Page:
IntroductionSmokeless tobacco (SLT) use in the United States has remained constant or even increased slightly in recent years, whereas smoking has continuously decreased. Characterization of transitions between tobacco products is critical to understand the reasons behind the continuing use of smokeless tobacco.
MethodsTwo longitudinal cohorts of Tobacco Use Supplement of the Current Population Survey (TUS-CPS), 2002-2003 (n = 14996) and 2010-2011 (n = 18226), were used to examine transitions between cigarette and SLT use over 1-year periods. Weighted population percentages of four use categories (exclusive cigarette use, exclusive SLT use, dual use, and neither) were calculated for different demographic groups. Transition between use categories and quit rates by product were calculated for each cohort.
ResultsRelative to 2002-2003, smoking quit rates of male exclusive smokers significantly increased in 2010-2011 (11.6% vs. 24.4%, p < .0001), but the corresponding SLT use quit rates remained stable (41.3% vs. 40.0%, p = .87). Similar patterns were found in females with smoking quit rates increasing considerably (12.3% vs. 24.2%, p < .0001). Smoking quit rates increased in most sociodemographic groups analyzed. Male SLT use quit rates were significantly lower in SLT exclusive users than in dual users in the 2010-2011 cohort (40.0% vs. 62.2%; p = .04), but smoking quit rates in exclusive smokers and in dual users were roughly equivalent (24.4% vs. 29.5%, p = .68).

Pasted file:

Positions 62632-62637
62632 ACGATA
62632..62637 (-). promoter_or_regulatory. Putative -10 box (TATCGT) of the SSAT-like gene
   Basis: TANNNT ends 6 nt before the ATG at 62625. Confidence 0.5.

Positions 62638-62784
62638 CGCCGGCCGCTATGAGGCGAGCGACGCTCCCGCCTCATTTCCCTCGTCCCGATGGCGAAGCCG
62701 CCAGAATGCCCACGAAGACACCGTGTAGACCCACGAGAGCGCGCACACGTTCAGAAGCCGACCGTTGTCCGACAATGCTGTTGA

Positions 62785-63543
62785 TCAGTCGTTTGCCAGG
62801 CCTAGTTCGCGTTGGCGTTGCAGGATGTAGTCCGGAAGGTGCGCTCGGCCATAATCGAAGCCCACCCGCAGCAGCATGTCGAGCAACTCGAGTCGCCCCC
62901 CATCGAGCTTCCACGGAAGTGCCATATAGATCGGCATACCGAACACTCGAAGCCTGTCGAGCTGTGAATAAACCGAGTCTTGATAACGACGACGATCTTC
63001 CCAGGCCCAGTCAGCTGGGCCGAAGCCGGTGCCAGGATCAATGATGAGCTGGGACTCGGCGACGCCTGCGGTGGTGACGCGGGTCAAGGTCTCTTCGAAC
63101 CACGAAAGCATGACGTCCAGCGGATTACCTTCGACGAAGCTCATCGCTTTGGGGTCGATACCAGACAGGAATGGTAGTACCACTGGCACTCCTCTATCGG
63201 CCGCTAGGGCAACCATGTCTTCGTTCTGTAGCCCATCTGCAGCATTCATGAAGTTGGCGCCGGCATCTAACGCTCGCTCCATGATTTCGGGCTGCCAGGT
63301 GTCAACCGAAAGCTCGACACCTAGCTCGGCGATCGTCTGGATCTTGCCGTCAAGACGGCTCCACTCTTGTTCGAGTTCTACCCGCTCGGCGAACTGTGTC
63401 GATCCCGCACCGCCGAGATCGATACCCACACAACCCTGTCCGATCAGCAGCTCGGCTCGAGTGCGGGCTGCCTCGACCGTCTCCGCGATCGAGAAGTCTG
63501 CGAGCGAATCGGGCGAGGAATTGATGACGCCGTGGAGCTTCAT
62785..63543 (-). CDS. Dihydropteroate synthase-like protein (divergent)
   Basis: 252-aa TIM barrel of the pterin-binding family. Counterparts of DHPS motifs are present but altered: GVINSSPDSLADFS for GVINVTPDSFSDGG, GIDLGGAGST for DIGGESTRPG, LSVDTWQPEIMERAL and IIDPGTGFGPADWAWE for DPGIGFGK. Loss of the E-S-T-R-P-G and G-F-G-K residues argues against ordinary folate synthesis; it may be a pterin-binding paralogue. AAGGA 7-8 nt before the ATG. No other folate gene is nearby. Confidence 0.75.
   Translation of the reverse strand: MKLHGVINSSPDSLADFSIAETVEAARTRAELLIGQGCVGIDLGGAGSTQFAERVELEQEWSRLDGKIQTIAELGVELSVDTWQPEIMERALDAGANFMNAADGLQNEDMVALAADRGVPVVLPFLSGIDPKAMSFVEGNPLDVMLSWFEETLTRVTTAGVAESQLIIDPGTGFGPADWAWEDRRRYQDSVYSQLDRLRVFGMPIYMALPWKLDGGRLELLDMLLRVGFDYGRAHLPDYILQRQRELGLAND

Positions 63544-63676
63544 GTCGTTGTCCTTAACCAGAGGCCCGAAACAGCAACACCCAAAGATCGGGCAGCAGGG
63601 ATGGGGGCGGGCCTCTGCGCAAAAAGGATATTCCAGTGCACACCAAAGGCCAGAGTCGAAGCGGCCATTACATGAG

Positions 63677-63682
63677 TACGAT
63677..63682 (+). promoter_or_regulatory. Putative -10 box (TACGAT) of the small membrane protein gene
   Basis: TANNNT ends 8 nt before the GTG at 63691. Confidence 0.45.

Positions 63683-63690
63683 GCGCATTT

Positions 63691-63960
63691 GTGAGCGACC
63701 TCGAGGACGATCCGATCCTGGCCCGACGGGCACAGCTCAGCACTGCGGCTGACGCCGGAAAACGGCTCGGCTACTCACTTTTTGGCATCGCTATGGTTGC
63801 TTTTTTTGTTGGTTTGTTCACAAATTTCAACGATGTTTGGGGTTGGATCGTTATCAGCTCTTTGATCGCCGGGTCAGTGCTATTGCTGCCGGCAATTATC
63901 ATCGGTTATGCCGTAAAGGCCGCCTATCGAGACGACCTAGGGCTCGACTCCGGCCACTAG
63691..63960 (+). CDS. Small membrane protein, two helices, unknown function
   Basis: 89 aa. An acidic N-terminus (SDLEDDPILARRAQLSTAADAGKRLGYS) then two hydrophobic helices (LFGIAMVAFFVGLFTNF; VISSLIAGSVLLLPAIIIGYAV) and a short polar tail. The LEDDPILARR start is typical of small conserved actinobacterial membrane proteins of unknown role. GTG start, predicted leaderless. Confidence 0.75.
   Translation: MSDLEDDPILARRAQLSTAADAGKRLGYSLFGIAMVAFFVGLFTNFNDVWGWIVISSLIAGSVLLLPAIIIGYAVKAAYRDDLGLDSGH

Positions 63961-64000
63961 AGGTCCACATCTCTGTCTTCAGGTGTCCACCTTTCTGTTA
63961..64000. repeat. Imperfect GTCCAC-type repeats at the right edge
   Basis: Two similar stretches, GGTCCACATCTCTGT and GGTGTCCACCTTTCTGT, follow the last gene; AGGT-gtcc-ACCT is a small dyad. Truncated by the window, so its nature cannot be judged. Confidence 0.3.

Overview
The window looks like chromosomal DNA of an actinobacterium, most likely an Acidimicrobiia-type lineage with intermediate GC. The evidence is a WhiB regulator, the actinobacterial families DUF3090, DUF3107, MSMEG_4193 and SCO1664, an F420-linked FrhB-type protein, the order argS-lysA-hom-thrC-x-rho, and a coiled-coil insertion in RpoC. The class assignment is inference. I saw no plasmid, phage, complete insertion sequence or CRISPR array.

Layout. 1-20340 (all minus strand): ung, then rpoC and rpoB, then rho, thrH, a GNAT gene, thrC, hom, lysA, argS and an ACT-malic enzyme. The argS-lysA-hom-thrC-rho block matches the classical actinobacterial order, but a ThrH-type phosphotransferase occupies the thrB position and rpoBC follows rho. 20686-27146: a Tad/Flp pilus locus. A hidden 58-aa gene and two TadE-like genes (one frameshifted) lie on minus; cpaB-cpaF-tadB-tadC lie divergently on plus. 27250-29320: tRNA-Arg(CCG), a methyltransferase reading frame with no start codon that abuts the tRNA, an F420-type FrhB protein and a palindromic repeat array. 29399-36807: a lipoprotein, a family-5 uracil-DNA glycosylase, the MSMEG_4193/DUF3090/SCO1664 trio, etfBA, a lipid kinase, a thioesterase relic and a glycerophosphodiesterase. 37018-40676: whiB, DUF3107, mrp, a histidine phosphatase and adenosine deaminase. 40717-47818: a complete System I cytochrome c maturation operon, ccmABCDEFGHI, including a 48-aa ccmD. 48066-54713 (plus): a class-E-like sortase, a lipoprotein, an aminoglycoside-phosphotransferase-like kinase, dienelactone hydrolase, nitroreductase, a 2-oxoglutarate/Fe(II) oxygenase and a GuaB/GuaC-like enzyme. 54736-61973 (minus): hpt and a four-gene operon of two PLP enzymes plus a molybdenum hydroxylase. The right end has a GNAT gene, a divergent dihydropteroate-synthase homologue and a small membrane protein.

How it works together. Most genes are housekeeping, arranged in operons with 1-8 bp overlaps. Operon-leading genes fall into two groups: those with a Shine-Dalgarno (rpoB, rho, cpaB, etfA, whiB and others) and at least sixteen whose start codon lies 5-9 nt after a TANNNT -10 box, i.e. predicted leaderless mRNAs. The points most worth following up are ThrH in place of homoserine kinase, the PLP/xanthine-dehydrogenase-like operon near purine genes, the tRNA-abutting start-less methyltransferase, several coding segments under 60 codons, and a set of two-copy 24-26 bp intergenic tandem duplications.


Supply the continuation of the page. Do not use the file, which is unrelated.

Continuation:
ConclusionsAlthough smoking quit rates doubled overall and increased in most sociodemographic groups, SLT quit rates remained constant with little transition between products. Longer-term prospective data examining polytobacco use are needed to better understand transitions between tobacco products.
ImplicationsThis study uses two longitudinal surveys to investigate changes in switching behaviors between tobacco products. We found that quit rates of self-reported smoking doubled between 2002-2003 and 2010-2011 in most sociodemographic groups in the United States, whereas in contrast quit rates of self-reported Smokeless Tobacco (SLT) use remained roughly constant. This explains in part the opposing trends of tobacco use by product in the United States, with smoking continuing its decrease, whereas SLT use remains constant. Moreover, smokers were unlikely to switch to other forms of tobacco compared to SLT users. Lastly, smoking cessation for dual users was not significantly different from that of exclusive smokers. Understanding transitions between smoking and SLT use is critical to assess the potential long-term impact of SLT use, and potentially that of other alternative tobacco products, on tobacco-related health outcomes.